With mindfulness we attend to the ability of the mind to be aware and to sustain awareness.
In formal meditation, we attend to the breath, refining and clarifying how we attend to the meditation object because we may be trying too hard. If that is the case, we squeeze and crush that clarity, that spaciousness and stillness. We try so hard, and that’s a becoming, isn’t it? Or we disturb the mind by wanting it to be completely pleasant and free of discomfort, whether the discomfort is physical or mental.
Meditation is the practice of allowing ourselves to dwell in awareness rather than trying to get anything out of it. We nurture and dwell in awareness, sustaining mindfulness rather than trying to make the mind be a certain way—how we conceive it, want it, desire it, or fear it. Nurturing the awareness, sustaining the mindfulness.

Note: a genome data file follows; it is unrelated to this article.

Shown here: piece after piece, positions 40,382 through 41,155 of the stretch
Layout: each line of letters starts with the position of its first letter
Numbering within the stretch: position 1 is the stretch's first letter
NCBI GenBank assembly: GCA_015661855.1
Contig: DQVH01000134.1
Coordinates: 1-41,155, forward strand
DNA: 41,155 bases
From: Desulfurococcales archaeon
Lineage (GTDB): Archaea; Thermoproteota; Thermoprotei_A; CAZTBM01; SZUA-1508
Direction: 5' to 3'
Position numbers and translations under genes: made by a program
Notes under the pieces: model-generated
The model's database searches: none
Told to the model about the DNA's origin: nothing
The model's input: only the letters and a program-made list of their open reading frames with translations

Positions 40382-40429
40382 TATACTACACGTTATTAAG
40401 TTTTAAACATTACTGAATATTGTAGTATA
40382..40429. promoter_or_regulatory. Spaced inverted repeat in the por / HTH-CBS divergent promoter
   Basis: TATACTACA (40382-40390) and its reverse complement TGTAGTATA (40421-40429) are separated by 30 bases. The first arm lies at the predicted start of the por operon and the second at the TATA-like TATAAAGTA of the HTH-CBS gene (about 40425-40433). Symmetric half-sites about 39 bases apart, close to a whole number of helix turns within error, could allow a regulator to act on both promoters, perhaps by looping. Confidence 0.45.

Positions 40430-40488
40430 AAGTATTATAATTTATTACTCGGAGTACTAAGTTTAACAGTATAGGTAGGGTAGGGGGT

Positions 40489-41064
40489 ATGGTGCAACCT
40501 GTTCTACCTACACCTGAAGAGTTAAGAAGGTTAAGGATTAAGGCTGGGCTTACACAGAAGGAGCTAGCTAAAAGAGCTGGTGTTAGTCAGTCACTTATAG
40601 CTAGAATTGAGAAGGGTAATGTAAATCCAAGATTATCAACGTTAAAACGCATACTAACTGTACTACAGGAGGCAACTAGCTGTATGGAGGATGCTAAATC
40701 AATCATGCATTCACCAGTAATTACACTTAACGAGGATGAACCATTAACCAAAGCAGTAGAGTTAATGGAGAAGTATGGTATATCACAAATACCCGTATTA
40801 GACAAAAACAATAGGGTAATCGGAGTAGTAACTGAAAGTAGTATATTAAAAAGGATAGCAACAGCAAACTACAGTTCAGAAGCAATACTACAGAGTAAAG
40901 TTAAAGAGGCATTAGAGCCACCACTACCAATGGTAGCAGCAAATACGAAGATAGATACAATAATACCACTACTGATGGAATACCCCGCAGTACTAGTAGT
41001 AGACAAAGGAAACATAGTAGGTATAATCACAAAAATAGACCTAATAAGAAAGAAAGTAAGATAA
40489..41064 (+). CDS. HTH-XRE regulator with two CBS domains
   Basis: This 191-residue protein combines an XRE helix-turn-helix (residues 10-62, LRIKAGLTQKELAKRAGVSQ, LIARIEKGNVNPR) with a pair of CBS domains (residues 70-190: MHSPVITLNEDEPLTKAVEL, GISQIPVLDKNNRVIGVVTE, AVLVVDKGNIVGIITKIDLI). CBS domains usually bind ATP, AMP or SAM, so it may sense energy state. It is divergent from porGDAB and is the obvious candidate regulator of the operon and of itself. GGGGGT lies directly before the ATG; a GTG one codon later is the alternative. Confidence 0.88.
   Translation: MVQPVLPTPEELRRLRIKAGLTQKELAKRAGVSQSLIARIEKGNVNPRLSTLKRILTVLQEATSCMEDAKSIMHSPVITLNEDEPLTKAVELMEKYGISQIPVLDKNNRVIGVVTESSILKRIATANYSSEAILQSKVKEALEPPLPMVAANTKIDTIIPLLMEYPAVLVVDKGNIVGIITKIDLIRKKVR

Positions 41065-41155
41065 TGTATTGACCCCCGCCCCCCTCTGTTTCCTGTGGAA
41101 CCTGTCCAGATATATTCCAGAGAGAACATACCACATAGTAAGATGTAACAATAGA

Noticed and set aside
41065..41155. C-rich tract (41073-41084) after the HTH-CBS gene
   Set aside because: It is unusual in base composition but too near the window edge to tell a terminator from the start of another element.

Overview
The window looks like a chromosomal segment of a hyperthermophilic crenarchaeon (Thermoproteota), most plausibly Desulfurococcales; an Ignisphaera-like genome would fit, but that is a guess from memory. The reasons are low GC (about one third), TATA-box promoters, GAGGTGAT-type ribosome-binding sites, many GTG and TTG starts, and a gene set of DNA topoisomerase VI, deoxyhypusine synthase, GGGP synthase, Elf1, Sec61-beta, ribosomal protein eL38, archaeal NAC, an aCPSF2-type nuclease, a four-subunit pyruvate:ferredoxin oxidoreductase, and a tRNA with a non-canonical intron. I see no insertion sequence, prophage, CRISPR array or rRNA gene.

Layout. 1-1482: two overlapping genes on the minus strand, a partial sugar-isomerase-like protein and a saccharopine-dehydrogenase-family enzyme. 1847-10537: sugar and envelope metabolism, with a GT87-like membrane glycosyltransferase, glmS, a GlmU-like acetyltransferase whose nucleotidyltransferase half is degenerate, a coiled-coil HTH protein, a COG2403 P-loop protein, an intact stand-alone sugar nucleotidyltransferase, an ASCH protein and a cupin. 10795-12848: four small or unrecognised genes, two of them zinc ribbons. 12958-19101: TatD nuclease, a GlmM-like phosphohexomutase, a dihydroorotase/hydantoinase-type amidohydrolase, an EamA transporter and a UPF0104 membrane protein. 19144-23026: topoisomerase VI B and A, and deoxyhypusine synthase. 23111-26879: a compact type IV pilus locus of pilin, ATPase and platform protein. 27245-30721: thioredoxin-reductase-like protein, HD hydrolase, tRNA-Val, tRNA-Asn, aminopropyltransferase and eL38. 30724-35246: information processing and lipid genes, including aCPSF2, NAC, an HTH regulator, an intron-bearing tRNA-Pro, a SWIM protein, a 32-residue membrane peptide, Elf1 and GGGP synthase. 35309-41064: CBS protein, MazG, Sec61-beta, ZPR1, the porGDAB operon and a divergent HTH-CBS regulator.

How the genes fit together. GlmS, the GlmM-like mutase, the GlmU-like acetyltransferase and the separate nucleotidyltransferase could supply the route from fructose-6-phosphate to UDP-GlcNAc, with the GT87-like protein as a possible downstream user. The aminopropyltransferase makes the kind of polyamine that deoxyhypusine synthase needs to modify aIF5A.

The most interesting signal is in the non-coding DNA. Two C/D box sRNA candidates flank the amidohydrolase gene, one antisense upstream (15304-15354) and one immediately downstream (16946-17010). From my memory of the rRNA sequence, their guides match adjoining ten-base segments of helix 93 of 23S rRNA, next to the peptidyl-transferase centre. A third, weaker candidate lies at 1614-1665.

The meditation object is just a vehicle for supporting that. The breath is the most common object that we teach, but there are many different ways that we can do it. The same principles apply to walking meditation. Take the simple act of walking and pay attention to the movement, to the simple act of lifting, moving, setting down: the right foot, lifting, moving and setting down; the left foot, lifting, moving and setting down. We can also be attentive to the bodily postures and sensations in the body.
We nurture that awareness and allow it to stand up and become clear. And we carry that developed sense of awareness into whatever else we are doing, as much as we can.
This reflection by Luang Por Pasanno is from the book, Don’t Hold Back, (pdf) pp.99-100.